Rare Cuts Vol. 6 (Master Stroke FFMS-010)
(79:51): The Show Must Go On (Vocal Main Remix), Innuendo (Wind And Explosive Version), I Can’t Live With You (US Promo – Brian Malouf Remix), Affairs / Grand Dame (Unreleased Demo), Headlong (Original Version), My Secret Fantasy (Unreleased Demo), Robbery (Unreleased Demo), Self Made Man (Unreleased Demo), Ride The Wild Wind (Remix), Delilah (Early Demo Version), The Hitman (Extended Instrumental), These Are The Days Of Our Lives (Promo Radio Edit), I Was Born To Love You (Instrumental), Too Much Love Will Kill You (Heart-Ache), Heaven For Everyone (Greatest Flix Video Edit), You Don’t Fool Me (Dutch Single Edit), Let Me Live (Original Version), It’s A Beautiful Day (Extended Remix), Tavaszi Szel Vizet Araszt (Live In Budapest 1986. Secret bonus track)
Master Stroke’s sixth (and presumed final) volume of Queen’s Rare Cuts series focuses upon tracks from the final two LPs, 1991’s Innuendo and 1995’s Made In Heaven. Like the other titles, it presents both rarities that have been out before and brand new tracks making their silver debut. Many can be found on the prior release Secret Fantasy (Queen Digital Archives Q-007).
“The Show Must Go On” from Innuendo begins the disc. It lacks the drums and has a new Freddie vocal track compared to the commercial version. It sounds rather bare without the drums. It’s followed by “Innuendo,” the album’s title track. Called the “wind and explosive version,” it’s the same mix that appears on the single with the explosion at the end. The difference is the short interval of blowing wind at the very beginning.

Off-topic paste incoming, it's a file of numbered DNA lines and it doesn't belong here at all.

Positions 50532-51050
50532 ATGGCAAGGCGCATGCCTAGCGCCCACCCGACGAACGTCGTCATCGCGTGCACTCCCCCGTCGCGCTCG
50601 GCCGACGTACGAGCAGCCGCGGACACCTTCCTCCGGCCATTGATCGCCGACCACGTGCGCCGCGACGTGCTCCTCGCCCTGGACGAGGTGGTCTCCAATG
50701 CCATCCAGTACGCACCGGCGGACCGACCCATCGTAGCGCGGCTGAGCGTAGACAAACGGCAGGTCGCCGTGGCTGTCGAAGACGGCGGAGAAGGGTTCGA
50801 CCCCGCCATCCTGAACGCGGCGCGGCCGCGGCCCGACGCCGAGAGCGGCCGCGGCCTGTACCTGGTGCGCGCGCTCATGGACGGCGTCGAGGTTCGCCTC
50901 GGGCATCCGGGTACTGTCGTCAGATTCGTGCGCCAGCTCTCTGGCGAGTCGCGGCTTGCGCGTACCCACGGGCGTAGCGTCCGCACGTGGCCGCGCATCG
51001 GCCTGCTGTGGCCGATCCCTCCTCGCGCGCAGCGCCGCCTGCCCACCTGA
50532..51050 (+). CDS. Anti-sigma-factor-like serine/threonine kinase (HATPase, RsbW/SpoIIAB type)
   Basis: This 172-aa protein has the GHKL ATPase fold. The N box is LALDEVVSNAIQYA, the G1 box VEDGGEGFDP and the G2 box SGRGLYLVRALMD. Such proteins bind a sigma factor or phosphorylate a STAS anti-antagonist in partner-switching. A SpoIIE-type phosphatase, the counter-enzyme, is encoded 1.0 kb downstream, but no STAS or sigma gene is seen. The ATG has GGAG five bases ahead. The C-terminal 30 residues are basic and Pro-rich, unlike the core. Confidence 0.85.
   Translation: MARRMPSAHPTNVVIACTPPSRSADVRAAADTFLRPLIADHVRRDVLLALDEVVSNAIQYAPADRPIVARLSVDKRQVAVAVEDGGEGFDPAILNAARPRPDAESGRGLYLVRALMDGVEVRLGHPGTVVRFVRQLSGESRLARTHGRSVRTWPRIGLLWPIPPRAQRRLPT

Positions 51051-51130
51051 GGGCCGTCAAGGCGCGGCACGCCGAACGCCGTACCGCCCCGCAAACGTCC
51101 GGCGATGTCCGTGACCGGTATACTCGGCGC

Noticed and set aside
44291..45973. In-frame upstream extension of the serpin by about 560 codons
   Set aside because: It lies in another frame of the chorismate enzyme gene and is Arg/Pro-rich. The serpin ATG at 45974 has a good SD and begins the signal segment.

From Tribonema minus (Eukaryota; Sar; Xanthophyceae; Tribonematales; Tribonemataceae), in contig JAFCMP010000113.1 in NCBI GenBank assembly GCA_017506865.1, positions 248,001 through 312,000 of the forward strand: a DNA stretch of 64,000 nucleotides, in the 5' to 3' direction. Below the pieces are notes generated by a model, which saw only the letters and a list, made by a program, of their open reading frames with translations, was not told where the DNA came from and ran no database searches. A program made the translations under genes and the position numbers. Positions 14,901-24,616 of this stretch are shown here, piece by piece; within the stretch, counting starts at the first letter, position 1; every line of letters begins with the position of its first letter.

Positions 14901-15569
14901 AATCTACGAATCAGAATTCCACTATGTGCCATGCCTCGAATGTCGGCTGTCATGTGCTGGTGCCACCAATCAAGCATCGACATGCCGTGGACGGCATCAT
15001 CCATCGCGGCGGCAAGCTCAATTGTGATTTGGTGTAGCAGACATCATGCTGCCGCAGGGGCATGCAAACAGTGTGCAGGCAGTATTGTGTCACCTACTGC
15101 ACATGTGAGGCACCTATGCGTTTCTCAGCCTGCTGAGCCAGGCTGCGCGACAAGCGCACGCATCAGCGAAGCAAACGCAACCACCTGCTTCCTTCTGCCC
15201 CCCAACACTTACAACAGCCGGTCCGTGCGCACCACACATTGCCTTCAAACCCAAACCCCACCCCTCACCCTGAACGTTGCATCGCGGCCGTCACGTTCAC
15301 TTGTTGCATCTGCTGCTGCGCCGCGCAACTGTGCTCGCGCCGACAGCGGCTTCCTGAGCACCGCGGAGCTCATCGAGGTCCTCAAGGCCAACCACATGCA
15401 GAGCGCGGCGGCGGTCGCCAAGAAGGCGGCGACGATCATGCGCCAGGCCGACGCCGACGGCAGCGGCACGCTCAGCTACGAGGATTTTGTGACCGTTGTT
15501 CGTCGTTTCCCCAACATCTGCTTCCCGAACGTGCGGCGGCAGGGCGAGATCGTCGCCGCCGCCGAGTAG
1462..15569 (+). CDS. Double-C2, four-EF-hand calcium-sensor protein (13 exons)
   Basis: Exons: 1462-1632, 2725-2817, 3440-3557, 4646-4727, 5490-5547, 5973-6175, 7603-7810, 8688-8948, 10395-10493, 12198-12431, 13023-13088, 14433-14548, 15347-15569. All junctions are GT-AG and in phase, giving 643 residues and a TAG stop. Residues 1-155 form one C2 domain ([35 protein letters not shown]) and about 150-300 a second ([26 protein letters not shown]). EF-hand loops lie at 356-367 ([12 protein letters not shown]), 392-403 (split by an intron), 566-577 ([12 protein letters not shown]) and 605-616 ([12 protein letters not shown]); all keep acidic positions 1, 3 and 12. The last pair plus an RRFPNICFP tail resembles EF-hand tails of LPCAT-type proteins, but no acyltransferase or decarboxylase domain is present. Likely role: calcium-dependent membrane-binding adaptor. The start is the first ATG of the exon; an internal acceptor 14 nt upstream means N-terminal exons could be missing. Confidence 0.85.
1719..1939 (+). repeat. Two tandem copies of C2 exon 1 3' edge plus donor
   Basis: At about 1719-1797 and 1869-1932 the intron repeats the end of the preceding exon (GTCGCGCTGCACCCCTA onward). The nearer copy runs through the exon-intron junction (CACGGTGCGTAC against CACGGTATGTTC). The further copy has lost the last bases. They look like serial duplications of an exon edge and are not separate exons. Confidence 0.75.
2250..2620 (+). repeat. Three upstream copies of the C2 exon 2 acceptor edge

“I Can’t Live With You” is taken from Brian Malouf mix taken from the promo CD single. It contains extra keyboards in the mix and some phasing effects on the vocals.
“Affairs” and “Grand Dame” are two songs tracked together because they originate from the same sessions in 1989 and the recording was presented by Queen producer David Richards during the party to celebrate The Italian Queen Community’s 5th anniversary online. “Affairs” is a slower piano based tune featuring full lyrics with the opening line “Who said that you could go, I’m losing my past / Who said we had to go and learn from our mistakes.” It’s a pretty tune which the band unfortunately abandoned. It segues into a “Grand Dame,” a quicker tempo instrumental rocker. Richards can be heard at the end thanking everyone.
The demo for “Headlong” comes from an early stage in the song’s development. It features Freedie’s vocals (sounding very similar to the final version), Brian’s backing vocals, a drum machine and John Deacon’s bass.
The following three tracks are unreleased, professionally recorded demos. “My Secret Fantasy” is an interesting mid-paced synthesizer based tune with a complex rhythm. Freddie’s lyrics are simple and underdeveloped. “Robbery” is much more energetic. Obviously a Brian May written tune, it’s heavy on guitars and heavy metal style percussion. There are only a few lines in the lyrics where Freddie sings: “There’s been a robbery / I got away Scot free / what a dirty job / round up the usual suspects.”
“Self Made Man” is another May demo featuring himself on lead vocals and Freddie singing the chorus. The synthesizers carry the melody and the bass, drums and rhythm guitars are also present.